Out of Print
A big-hearted story of a Depression-era small town turned upside down by a worldly teacher.
Narrator Gladys Cailiff is eleven years old in 1938 when a new, well-traveled young schoolteacher turns a small Georgia town upside down. Miss Grace Spivey believes in field trips, Arabian costumes, and reading aloud from her ten-volume set of The Thousand Nights and a Night. The real trouble begins when she decides to revive the annual town festival as an exotic Baghdad bazaar. Miss Spivey transforms the lives of everyone around her: Gladys's older brother Force (with his movie-star looks), her pregnant sister May (a gifted storyteller herself), and especially the Cailiffs' African American neighbor, young Theo Boykin, whose creative genius becomes the key to a colorful, hidden history of the South.
Populated by unforgettable characters—including three impressive camels—The Cailiffs of Baghdad, Georgia rides a magic carpet from a segregated schoolroom in Georgia to the banks of the Tigris (and back again) in an entrancing feat of storytelling.
About the Author
Mary Helen Stefaniak is the prize-winning author of The Turk and My Mother, Self Storage and Other Stories, and The Cailiffs of Baghdad, Georgia. She lives in Omaha and Iowa City.
Wonderfully seductive, one of those rare books you disappear into wholly. It’s joyous, shamelessly funny, heartbreaking, and page after page it gives you what you didn’t expect. This is a novel you’ll want to hand deliver to a friend.
— David Long, author of The Inhabited World
Wonderfully engaging … a great tribute to the power of education, strong women and the fine art of storytelling… an intricate dazzling pattern of history and imagination and truth.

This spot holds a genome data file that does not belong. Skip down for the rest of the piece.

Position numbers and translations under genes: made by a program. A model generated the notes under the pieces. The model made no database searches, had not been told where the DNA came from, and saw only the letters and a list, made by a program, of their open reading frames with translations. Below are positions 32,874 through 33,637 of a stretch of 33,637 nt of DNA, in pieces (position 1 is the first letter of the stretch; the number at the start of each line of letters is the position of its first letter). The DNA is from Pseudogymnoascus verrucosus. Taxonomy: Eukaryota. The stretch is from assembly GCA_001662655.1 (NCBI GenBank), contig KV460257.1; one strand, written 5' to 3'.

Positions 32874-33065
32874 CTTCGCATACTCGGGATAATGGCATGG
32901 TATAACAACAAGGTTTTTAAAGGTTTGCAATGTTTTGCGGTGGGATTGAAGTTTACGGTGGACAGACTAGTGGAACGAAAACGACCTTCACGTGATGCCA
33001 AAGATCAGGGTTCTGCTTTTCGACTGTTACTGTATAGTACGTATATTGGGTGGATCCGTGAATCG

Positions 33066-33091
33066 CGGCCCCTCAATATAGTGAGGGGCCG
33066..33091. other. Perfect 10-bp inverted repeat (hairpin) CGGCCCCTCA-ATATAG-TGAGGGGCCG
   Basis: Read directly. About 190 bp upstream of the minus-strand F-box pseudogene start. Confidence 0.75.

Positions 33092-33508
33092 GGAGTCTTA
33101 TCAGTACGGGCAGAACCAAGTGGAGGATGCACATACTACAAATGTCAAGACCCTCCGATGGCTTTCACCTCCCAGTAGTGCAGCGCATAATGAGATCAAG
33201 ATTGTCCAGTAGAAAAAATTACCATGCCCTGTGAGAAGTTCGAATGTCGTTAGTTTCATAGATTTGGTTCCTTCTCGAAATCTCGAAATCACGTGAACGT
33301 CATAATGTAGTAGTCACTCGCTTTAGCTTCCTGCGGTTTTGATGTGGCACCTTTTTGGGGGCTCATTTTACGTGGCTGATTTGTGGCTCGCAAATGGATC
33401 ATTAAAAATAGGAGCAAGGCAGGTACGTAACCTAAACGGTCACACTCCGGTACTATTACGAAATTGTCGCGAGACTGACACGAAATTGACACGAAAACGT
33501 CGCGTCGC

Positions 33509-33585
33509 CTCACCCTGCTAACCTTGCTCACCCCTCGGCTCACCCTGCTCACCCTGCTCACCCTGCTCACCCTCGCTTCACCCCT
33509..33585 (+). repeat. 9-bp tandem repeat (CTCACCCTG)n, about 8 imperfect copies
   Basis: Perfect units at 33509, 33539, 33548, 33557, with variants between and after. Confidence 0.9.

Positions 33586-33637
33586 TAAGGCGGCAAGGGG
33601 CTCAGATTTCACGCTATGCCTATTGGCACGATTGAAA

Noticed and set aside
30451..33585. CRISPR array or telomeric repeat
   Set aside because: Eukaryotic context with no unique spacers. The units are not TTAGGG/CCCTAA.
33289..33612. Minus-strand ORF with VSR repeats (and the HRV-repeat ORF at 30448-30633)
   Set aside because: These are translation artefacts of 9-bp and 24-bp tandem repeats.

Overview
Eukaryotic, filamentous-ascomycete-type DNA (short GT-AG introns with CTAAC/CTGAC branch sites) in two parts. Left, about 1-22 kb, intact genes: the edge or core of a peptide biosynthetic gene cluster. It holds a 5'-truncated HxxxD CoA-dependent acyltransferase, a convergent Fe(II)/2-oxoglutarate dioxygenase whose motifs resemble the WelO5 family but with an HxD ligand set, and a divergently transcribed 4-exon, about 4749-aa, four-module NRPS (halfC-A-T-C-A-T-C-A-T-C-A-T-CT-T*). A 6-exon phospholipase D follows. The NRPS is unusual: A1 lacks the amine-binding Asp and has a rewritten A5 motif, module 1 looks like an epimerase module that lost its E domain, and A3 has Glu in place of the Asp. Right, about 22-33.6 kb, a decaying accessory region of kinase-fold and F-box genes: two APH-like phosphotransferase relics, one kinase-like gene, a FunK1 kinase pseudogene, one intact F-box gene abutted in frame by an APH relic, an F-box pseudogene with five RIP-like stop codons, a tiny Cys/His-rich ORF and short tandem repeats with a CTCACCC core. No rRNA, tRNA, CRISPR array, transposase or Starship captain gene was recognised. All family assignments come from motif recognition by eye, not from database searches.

— Jill McCorkle, author of Going Away Shoes
A heartfelt, redemptive, and irresistible novel. Stefaniak knows that every story is many stories, and she handles the complex tales of romance, family, race relations, and secrets with intelligence, grace, and tenderness.
— John Dufresne, author of Louisiana Power & Light and Love Warps the Mind a Little
Mary Helen Stefaniak is a born storyteller, with a fantastic gift for mingling the exotic and the ordinary, the comic and the heartrending. Her tale of drastic change coming to a small Southern town in the 1930s is filled with wild incidents, vivid characters, and a surprise at every turn—a delight to read.
— Lynne Sharon Schwartz, author of Ruined by Reading: A Life in Books
This novel has strong, long legs. I hope it walks forever. Besides delivering suspenseful, eloquently detailed, non-sentimental prose, it spoons out a big dose of clarity that America needs.
— Clyde Edgerton, author of The Bible Salesman